Guide to Bikram ‘hot’ yoga

Improve your flexibility and balance with ‘hot’ yoga

The latest ‘hot’ thing in yoga is Bikram Yoga. Hot Yoga, as it’s also known, involves yoga workouts in high temperatures and high humidity, and is fast becoming the workout of choice of both celebrities and sports stars. But how hot is Bikram yoga and should you be considering giving it a try?

What is Bikram yoga?


Bikram ‘Hot’ is a form of yoga that is based around a strict set of 24 ‘asana’ (postures), 2 ‘panayama’ (breathing exercises) and a high temperature dynamic and is becoming increasingly popular.

So, what does Bikram Yoga entail? Well, let’s get one thing straight: it’s not for the faint-hearted this intense workout takes place in a room that is warmed to a heatstroke-inducing 40ºC (105ºF) and 40% humidity. The cardiovascular class generally lasts for 90 minutes and in that time students are put through a grueling regime of stretches and flexibility exercises aimed at increasing strength, balance and suppleness.

Other benefits of ‘Hot’ yoga are its ability to aid in recovery from sports injuries, and helping to relieve muscular tension.

The exercise form is nothing new though (the postures having been around in one form or another for about 5,000 years), but  it has recently come to prominence with a host of sporting stars and other celebrities admitting to being disciples of the ‘Hot Yoga’.

Students of Bikram Yoga


Among these is British tennis star Andy Murray who admitted that his win against Roger Federer in the grueling heat at the Dubai Open had been largely down to the physical and mental agility he had gained through Bikram yoga. Of his fitness secret he said, "Bikram Yoga has been great in helping me get fit and preparing for the on-court heat."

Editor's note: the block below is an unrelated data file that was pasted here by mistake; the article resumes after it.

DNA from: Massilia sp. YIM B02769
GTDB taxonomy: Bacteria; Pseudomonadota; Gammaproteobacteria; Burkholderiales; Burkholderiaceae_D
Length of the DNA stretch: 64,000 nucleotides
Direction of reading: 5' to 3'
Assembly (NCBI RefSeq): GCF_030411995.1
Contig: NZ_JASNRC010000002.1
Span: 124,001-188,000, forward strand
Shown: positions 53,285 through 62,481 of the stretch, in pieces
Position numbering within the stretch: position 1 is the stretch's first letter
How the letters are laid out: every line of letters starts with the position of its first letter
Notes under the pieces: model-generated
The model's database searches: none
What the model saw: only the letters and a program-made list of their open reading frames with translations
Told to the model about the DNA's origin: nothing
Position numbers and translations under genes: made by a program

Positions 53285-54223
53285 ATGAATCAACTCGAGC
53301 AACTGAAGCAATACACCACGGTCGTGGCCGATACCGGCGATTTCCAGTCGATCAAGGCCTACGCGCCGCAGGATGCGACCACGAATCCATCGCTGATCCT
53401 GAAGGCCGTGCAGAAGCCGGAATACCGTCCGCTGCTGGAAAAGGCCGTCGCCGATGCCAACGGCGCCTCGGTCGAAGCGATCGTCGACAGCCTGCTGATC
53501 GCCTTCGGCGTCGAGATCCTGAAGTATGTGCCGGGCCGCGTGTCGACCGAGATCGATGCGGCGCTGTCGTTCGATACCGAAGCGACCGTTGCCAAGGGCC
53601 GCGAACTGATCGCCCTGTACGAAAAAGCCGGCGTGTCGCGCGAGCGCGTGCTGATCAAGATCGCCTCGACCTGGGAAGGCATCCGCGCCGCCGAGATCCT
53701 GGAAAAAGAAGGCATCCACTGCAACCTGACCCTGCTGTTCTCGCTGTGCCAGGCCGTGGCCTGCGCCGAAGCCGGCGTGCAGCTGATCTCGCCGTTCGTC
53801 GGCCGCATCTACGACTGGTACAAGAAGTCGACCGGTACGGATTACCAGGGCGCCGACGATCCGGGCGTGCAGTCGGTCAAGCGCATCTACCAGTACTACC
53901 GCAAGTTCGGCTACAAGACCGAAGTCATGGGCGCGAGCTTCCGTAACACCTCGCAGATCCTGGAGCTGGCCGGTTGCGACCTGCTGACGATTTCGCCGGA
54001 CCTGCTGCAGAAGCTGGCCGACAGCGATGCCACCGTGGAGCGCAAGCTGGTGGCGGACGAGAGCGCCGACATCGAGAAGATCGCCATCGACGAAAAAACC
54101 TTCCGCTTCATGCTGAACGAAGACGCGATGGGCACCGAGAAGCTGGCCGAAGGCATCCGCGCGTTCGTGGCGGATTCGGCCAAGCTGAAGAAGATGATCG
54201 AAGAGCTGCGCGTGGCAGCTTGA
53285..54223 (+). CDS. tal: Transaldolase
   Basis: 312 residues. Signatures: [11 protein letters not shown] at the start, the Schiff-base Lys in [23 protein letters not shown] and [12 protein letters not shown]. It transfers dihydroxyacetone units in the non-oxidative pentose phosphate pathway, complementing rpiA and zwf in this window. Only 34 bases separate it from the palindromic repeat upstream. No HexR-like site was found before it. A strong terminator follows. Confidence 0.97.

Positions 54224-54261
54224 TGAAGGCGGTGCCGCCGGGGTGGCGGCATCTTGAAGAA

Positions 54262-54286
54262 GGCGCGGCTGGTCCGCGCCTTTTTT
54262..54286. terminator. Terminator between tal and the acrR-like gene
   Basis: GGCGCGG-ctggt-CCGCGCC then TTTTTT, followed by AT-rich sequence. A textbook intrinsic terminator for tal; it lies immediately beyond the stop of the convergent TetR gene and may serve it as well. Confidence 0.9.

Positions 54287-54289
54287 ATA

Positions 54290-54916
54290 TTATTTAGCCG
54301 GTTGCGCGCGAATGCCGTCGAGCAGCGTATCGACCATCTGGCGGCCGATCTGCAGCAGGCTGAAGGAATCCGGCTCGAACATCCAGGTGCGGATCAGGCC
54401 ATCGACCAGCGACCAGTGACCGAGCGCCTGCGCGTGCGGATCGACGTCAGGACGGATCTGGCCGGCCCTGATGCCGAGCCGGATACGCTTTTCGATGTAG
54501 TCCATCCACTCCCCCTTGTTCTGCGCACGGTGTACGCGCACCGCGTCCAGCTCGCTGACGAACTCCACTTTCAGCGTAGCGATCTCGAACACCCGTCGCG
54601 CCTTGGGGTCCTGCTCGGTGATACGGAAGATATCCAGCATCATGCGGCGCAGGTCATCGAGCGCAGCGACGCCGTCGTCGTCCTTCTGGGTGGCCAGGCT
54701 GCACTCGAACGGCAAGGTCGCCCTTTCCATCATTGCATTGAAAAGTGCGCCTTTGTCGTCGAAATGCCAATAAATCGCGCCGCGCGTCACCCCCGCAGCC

A number of celebs have already taken up this now fashionable means of keeping fit. Stars such as George Clooney, Daniel Craig and Elle McPherson have all been spotted posing in 40ºC heat.

A Bikram workout like any other form of yoga consists of a series of poses or ‘asanas’. With names like ‘Eagle Pose’, ‘Tree Pose’, ‘Dead Body Pose’, ‘Cobra Pose’, ‘Locust Pose’ , ‘Half Tortoise Pose’, ‘Camel Pose’ and ‘Rabbit Pose’, you get the impression that Bikram Yoga is going to be pretty energetic.

The exercises are in part based around a process of oxygen exchange, whereby the blood vessels circulating around the body go through two stages of ‘Extension’ and ‘Compression’, thus strengthening them and increasing their flexibility – rather like muscles themselves.

Give Bikram yoga a try


Bikram yoga studios are beginning to pop up all over the place with many instructors having been on training courses with yoga yoda Bikram Choudhury himself to learn the art of ‘Hot’ yoga in India. India is where the idea of the heated workout originated as the rise in temperature facilitates greater muscle extension and flexibility.

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